So, I have become increasingly frustrated with IntelliJ for doing Grails development. I know. Everyone swears by it being “THE” IDE for Grails work, but I just can’t get on that boat. Not only do I find the UI a total cluster-fuck and it nearly impossible to find the information that I want on the screen when I want it, but it is also a serious resource hog.</p>

I have a brand new Sandy Bridge, Quad-Core Macbook Pro with 4 GB of RAM and I’m constantly fighting with IntelliJ when it’s doing something. This is my machine on any given day: iTunes, Twitter Client, Skype Client, Chrome (w/ 4 open tabs), Firefox (maybe), and IntelliJ…that’s it. That’s all I have running. There are a couple background apps (Dropbox, TunnelBlick SSH) but that’s really all that I have running…yet I still have to constantly wait for IntelliJ to do things…I get the stupid beach ball, wait-while-I-inexplicably-tie-up-4-core-and-4-GB-of-RAM-for-no-damn-reason icon. UGH. So frustrating. Not to mention, IntelliJ’s inability to perform the simplest in task in Subversion without you having to walk away for 10 mins while it does it.

So I’ve decided on a little experiment. SpringSource recently released version 2.6.0-SR1 of their STS tool set. STS is build on top of the Eclipse…what I consider the premiere Java IDE. So I’m installing. And I’m going to see if I can get some work done in STS for the rest of the week. And next week, I’ll come back to this post with some thoughts and a final decision on what I’m going to use.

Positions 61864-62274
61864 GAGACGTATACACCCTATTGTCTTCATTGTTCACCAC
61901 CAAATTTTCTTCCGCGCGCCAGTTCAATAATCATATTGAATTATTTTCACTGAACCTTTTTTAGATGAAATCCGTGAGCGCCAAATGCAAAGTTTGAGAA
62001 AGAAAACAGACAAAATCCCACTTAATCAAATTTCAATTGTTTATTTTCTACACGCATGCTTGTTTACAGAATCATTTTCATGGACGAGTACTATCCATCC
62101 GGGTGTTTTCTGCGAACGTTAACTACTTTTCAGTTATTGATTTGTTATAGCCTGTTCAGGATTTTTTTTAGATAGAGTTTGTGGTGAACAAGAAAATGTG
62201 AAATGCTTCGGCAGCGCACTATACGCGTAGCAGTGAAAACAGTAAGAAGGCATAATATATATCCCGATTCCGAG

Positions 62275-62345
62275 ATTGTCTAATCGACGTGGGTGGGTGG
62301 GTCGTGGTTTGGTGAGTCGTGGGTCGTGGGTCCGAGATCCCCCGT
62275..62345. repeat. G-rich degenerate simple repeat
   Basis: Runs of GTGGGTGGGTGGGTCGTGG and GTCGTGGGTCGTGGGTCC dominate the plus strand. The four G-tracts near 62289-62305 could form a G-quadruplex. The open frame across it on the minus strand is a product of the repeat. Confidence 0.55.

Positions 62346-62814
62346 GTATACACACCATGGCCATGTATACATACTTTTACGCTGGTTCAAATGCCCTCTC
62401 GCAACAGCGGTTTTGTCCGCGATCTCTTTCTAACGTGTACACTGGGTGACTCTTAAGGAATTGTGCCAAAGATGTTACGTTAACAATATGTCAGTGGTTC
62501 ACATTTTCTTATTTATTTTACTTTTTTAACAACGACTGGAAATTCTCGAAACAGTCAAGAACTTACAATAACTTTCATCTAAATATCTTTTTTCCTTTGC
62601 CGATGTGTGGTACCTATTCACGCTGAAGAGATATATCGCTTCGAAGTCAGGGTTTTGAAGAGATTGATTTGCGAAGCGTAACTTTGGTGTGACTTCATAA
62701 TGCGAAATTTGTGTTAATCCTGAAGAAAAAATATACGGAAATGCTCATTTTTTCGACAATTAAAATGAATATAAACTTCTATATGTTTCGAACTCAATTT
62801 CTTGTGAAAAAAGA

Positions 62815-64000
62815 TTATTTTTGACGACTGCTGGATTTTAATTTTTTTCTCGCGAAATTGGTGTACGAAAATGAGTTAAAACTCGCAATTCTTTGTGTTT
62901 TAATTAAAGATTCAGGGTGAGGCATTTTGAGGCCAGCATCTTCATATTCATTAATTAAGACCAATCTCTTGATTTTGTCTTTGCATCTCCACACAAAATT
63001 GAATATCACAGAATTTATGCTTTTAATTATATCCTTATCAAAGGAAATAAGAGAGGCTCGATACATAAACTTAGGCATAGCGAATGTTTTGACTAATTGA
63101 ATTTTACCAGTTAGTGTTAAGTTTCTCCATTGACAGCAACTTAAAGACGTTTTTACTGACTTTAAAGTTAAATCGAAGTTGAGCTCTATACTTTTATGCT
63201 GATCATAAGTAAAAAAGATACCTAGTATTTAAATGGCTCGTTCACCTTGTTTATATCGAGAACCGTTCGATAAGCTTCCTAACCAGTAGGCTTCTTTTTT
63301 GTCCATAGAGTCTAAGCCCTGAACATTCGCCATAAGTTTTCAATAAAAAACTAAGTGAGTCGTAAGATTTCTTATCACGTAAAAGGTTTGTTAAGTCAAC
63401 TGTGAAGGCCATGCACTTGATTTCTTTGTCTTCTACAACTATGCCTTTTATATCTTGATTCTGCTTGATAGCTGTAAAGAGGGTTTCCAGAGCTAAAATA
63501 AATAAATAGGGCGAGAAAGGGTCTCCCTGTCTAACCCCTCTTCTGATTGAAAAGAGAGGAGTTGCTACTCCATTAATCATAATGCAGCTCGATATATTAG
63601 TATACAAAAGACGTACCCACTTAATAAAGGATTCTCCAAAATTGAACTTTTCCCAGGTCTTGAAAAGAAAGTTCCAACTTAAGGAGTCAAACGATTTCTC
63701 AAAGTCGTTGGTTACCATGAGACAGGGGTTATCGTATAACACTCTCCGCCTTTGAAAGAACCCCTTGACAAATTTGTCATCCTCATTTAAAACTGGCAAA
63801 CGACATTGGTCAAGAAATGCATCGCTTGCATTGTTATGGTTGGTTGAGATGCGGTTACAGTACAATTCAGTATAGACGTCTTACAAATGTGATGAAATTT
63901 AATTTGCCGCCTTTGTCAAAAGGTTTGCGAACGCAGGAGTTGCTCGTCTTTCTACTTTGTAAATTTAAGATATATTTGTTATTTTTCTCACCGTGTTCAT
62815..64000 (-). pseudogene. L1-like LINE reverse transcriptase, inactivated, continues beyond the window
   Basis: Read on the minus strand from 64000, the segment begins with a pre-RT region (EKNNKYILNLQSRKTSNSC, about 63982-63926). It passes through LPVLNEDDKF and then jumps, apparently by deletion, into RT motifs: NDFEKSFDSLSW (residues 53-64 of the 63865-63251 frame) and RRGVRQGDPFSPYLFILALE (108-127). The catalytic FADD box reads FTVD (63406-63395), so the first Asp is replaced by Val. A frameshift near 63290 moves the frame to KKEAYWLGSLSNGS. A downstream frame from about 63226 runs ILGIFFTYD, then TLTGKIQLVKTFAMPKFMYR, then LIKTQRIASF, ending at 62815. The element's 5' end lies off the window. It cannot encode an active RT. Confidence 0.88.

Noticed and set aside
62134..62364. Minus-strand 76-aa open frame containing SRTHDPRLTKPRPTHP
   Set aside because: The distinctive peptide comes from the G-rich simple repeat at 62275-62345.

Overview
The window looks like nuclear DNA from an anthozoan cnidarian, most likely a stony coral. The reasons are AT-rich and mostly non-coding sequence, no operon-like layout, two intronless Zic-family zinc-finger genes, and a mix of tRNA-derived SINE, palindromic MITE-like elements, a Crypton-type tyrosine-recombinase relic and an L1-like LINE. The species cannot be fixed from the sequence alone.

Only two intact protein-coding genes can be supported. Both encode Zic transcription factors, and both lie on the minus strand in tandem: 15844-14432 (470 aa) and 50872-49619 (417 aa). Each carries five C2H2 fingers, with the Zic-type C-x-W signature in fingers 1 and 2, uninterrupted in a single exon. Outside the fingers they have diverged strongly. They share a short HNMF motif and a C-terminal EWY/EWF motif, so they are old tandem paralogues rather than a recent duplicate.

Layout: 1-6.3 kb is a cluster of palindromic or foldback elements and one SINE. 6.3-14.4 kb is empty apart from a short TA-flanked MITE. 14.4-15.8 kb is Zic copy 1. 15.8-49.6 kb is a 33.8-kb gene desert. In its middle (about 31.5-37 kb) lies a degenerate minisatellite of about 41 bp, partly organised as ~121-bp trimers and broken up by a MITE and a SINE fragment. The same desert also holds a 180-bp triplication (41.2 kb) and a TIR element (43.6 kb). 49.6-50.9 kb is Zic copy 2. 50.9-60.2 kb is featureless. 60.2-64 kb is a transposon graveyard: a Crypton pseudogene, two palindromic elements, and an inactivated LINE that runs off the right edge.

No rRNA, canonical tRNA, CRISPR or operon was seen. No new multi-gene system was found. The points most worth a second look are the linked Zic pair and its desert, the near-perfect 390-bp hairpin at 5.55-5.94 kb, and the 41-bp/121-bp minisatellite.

Initial Impressions

I installed STS without any problems on my machine, but quickly found that I needed some items to get up and running. Surprise, surprise. First, you need to install/activate the Grails support for STS. This is done from the STS Dashboard when the application first starts up. I should have remembered this since a co-worker wrote an article about STS/Grails not to long ago: Start Using Eclipse with Grails Support via STS.

Done. Next step, get my project from SVN. Fail. Apparently STS doesn’t ship with Subclipse installed by default. Really not that big of a surprise, since Eclipse doesn’t either. Just another annoyance.


After finally getting my project checked out and configuring some additional source folders so Eclipse could find all the Groovy classes, I got up a running. Yet there was one nagging issue I couldn’t seem to resolve. Apparently STS applies Java Code checks to Groovy files. In most cases this is valid, since Groovy is built on top of Java. However, STS kept finding one error that really annoyed me (disclaimer: I know the following code example is actually bad code. It’s not mine. I also know how to fix it, but I’m not going to since it’s production code. Plus, it’s valid in Groovy for whatever reason).

End Game

It appears that STS still has some work to do with Groovy syntax support. Or maybe some way to adjust which Java Checks are applied to .groovy files. I’m still playing, but in the meantime, I’ve upgraded my machine to 8GB of RAM and IntelliJ is performing much better…crazy, that I need 8GB to get good performance, but oh well.